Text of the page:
consumed from foods and they are deposited in those parts of the
cell membranes that are supposed to have either saturated fatty
acids or "cis" unsaturated fatty acids; under these circumstances
the trans fatty acids essentially foul up the "machinery."
Although the trans fatty acids are chemically "monounsaturated"
or "polyunsaturated" they are considered so different
from the "cis" monounsaturated or polyunsaturated fatty
acids that they cannot be legally designated, e.g., monounsaturated
for purposes of labeling. Most of the trans fatty acids produced
by the partial hydrogenation process are chemically monounsaturates.
There have always been small amounts of one kind of trans fatty
acids in the human diet from the ruminant fats (dairy, sheep, goat,
deer, buffalo, antelope, etc.) because the microorganisms in the
rumen try to get rid of the polyunsaturated fatty acids that are
found in the plant foods eaten by these animals.
In the early days of trans fatty acid research, the researchers
assumed that the trans fatty acids found in ruminant fats were no
different than those produced by partial hydrogenation in the factory.
But the studies showed that not only was the amount much smaller
(e.g., the fat in butter might be 2-3% of the ruminant trans), the
effect on the "machinery" in the cell membranes was not
different than without the trans. Yet all studies feeding the trans
produced by partially hydrogenating the vegetable oils showed the
adverse effect on the cell "machinery."
Passwater: Why are
trans fats a problem?
Enig: The various
mechanisms through which the trans fatty acids disrupt function
are related in part to the ability of trans fatty acids to inhibit
the function of membrane related enzymes such as the delta-6 desaturase
resulting in decreased conversion of e.g., linoleic acid to gamma-linolenic
acid or arachidonic acid; interference with the necessary conversion
of omega-3 fatty acids to their elongated tissue omega-3 fatty acids;
and escalation of the adverse effects of essential fatty acid deficiency.
This latter effect was shown especially by the work of Dr. Holman
and his colleagues at the Hormel Institute at the University of
Minnesota, the other effects have been shown by many researchers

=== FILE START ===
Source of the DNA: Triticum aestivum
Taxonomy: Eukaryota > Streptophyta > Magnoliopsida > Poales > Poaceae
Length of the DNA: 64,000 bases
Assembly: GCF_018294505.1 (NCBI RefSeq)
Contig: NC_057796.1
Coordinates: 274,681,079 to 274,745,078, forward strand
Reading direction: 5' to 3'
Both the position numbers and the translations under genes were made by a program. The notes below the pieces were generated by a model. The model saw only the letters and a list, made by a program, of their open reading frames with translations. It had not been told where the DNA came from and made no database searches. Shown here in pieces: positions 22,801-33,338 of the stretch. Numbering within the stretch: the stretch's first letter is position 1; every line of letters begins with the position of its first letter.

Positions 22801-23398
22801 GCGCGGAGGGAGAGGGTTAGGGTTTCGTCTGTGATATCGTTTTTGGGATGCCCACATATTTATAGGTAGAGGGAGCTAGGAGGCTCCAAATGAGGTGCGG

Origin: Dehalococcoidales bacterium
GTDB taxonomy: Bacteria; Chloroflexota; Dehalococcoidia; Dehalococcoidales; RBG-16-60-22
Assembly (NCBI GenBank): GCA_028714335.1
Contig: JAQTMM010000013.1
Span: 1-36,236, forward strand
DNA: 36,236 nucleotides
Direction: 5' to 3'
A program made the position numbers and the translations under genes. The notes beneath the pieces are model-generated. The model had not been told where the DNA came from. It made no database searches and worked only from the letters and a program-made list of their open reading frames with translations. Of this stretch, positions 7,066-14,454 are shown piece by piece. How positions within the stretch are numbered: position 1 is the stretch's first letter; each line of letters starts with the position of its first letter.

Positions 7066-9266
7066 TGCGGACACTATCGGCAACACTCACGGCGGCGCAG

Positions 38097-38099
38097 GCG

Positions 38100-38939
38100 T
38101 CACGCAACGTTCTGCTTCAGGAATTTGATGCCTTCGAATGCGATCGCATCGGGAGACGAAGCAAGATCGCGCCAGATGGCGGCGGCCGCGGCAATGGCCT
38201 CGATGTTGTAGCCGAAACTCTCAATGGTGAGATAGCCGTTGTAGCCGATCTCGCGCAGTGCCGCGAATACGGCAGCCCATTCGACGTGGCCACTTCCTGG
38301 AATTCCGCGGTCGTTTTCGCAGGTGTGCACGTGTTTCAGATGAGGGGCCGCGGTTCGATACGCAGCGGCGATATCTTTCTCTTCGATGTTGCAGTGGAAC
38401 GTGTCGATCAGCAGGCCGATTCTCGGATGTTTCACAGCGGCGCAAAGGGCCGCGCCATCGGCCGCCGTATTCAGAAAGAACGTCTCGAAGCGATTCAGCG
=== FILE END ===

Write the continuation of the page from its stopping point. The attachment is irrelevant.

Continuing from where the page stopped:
including the University of Maryland researchers.
Passwater: What were
your early findings and what got you interested in this area of
Enig: My initial published
research in 1978 when I was at the University of Maryland showed
that trans fatty acids, which were increasing in the food supply
at the time and which had not been catalogued in any of the food
data tables, were the very factors that explained the positive statistical
relationship between the increase in cancer mortality and vegetable
fat consumption in the U. S.
It was clear from the literature that once the trans fatty acids
were identified as products of partial hydrogenation and studies
were engaged in, there were a number of earlier researchers who
questioned the biological safety of the trans fatty acids viz a
viz their relationship to both cancer and heart disease.
In fact, Dr. Ancel Keys had originally claimed that the partially
hydrogenated vegetable oils with their trans fatty acids were the
culprits in heart disease. This was in 1958, and the edible oils
industry was very swift in their squelching of that information;
they shifted the emphasis to "saturated" fat and started
the phoney attack on meat and dairy fats.
Passwater: What have
others added to your findings?
Enig: As you have
noted in some of your writings, we at the University of Maryland
were not the first to raise the issue of trans fatty acids and adverse
health effects; Dr. Fred Kummerow from the University of Illinois,
Dr. George Mann from Vanderbilt University, and Dr. Edward Pinckney
with the American Medical Association had sounded the alarm many
years before my plunge into the foray.
In fact, I had drawn heavily on the research findings of Dr. Kummerow
and the informative writing of Dr. Mann when I first started to
investigate what was known about health effects of trans fatty acids
at the time. Our research findings have been duplicated by others,
but more importantly other independent researchers have extended
and explained many of our findings and concerns.
The Case of the Phantom Fat
OF DIETARY FAT KEY TO HEART RISK